MV: I don’t think I fully became aware of the power of David Warner until recently, I mean, this is a guy who has appeared in at least two STAR TREK films as two different characters.
I did like the kind of old school meets new wave concept of the film, mixing classic movie monsters with kids who dressed sharp, smoked, and just seemed cool to me as a youngster. I still can’t figure out if they’re in high school or college. When I revisited the film in my twenties, the notion of a modern take on classic horror held much more weight. It’s interesting though, while Hickox is definitely attempting to retell classic horror tales in five-minute doses, the tone always remains singular. I never get the vibe that he’s attempting Universal horror here or Hammer horror here, its all decidedly Hickox. I loved the villains matter of fact conceit that somebody has to end the world as well as the underground league of heroes. I also credit WAXWORK with kickstarting my pervert tendencies with the Marquis De Sade sequence.
I certainly remember revisiting WAXWORK when the sequel was released in 1992. My mom was always good for renting the original as well as the sequel, just to make sure we were up to speed. (I remember her also doing this for PHANTASM when PHANTASM II came to home video). WAXWORK II: LOST IN TIME came out around the time I started renting videos for myself and I definitely remember it being at a sleepover in my parents’ basement. By that point my friends and I were seriously into THE EVIL DEAD and the appearance of Bruce Campbell was a pleasant surprise. I always enjoyed WAXWORK II but felt it was actually a little too silly and suffered from a severe lack of Deborah Foreman.
MW: I agree that the feel of WAXWORK is singularly Hickox’s tone. But I still felt like there was enough flavor of the films he was referencing to recognize when he was going for a Hammer or Universal feel. Hell, he even managed to tap into that “stiff British upper lip” attitude of films like ZULU in the goofy mass battle scenes that end the film, but still kept his tongue firmly in cheek.
I rented WAXWORK II: LOST IN TIME right after watching WAXWORK and I remember enjoying it. But upon re-watching it for VESTRON WEEK…let’s just say that it sounds like you dug it more than I did. There were several issues with the film that made it suffer in my view. There was of course the re-casting of Deborah Foreman’s role (And really, doesn’t every movie without her suffer from a “severe lack of Deborah Foreman?), the tossing aside of the first film’s clever premise in favor of a time/dimension travel story that got way too convoluted, and a sagging second act where it bogged down as the heroes are trapped in the realm of Alexander Gudonov’s sadistic villain.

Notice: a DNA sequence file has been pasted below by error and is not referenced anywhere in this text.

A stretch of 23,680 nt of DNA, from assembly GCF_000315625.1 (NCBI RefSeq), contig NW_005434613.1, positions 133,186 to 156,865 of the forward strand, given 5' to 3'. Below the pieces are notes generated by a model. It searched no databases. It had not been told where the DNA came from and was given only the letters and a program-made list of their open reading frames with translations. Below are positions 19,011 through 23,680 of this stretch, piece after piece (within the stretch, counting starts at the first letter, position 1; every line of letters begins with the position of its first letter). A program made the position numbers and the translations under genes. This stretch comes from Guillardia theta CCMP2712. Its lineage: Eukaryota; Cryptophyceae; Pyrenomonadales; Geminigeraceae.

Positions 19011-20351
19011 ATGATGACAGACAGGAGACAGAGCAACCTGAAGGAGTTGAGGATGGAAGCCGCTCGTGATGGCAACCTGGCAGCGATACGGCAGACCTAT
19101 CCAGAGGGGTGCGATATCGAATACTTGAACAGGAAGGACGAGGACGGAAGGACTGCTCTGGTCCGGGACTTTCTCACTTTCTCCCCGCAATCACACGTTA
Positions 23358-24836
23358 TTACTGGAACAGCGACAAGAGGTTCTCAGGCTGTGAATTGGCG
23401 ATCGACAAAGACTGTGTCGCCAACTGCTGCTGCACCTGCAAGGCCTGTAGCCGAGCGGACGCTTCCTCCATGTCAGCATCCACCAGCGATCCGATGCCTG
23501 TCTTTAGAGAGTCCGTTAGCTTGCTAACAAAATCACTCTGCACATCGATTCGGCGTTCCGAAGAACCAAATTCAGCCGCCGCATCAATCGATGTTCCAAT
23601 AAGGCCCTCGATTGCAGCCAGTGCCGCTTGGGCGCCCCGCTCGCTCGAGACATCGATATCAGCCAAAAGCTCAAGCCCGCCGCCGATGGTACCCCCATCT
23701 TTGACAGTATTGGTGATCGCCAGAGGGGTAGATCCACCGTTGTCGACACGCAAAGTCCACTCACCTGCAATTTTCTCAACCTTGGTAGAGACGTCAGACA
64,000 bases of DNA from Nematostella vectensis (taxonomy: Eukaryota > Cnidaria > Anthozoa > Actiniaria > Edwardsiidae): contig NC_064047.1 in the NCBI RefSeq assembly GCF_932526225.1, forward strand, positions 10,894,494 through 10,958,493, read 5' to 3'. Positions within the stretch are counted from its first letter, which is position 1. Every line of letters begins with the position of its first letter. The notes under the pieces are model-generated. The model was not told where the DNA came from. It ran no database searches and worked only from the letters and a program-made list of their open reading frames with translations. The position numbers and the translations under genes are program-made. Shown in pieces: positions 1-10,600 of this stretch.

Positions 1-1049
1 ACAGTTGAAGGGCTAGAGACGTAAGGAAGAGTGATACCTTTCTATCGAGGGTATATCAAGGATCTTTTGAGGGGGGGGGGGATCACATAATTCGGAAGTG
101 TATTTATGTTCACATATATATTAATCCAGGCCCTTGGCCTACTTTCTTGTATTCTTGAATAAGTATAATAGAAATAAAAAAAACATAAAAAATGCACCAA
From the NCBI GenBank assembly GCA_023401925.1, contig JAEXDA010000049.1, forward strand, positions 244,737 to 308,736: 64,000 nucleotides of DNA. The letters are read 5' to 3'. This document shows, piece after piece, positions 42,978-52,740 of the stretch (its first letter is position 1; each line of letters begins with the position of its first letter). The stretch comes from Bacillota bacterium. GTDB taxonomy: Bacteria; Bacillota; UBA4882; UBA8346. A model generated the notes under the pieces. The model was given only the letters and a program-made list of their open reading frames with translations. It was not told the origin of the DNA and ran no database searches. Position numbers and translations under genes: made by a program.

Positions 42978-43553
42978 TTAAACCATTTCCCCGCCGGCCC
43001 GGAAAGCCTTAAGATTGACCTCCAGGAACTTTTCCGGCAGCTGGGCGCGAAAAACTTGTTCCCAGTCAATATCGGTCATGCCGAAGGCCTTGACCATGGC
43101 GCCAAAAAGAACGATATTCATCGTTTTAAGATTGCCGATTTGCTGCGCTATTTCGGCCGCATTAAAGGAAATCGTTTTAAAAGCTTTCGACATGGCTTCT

Side note: Did it feel like Sarah’s (Foreman in the first film, Monika Schnarre in the second film) interest in kink in the Marquis De Sade sequence and the Medieval section of WAXWORK II came dangerously close to slut shaming at times? I understand these movies were made almost thirty years ago, but still…
In my look at SUNDOWN: THE VAMPIRE IN RETREAT, Hickox’s follow-up film to WAXWORK, I talked about how it seemed like he had bigger ideas than his budget could handle. That again feels the case with WAXWORK II. Instead of fully exploring the clever hook at the center of his premise, he goes off on any number of tangents that bog the film down and spread the resources too thin. Where the cheapness of the sets in the first WAXWORK made sense in the way it helped that film call back to the artificiality of the older films it was referencing, it hurts WAXWORK II since the change in the premise is supposed to have the audience believe that Mark and Sarah are actually trapped in the past and not a wax museum stand-in.
I feel like a hypocrite since I usually fault sequels that gives the audience the exact same as the first film, but in a weird way, that’s what I wanted out of WAXWORK II. Most of the fun that I had with it was early in the film with the moments that felt like the first WAXWORK (the ghost story with Bruce Campbell, the ALIEN inspired sequence, the FRANKENSTEIN vignette) and the final duel between Mark and the villain in the third act as they skipped through different horror movie scenes while continuing their sword fight. These moments had the sense of fun of the first film where the bulk of WAXWORK II was too plodding.
Am I being too hard on the second film? Did you like the changing of the premise between the first and second one? Do you think I’m being too hard on Hickox for being overly ambitious instead of scaling back?
MV: As far as the concept of slut shaming in the WAXWORK films, I think Hickox found the right balance, mixing the right amount of a teenage girl’s lurid curiosity and at the same time making the villain dangerous.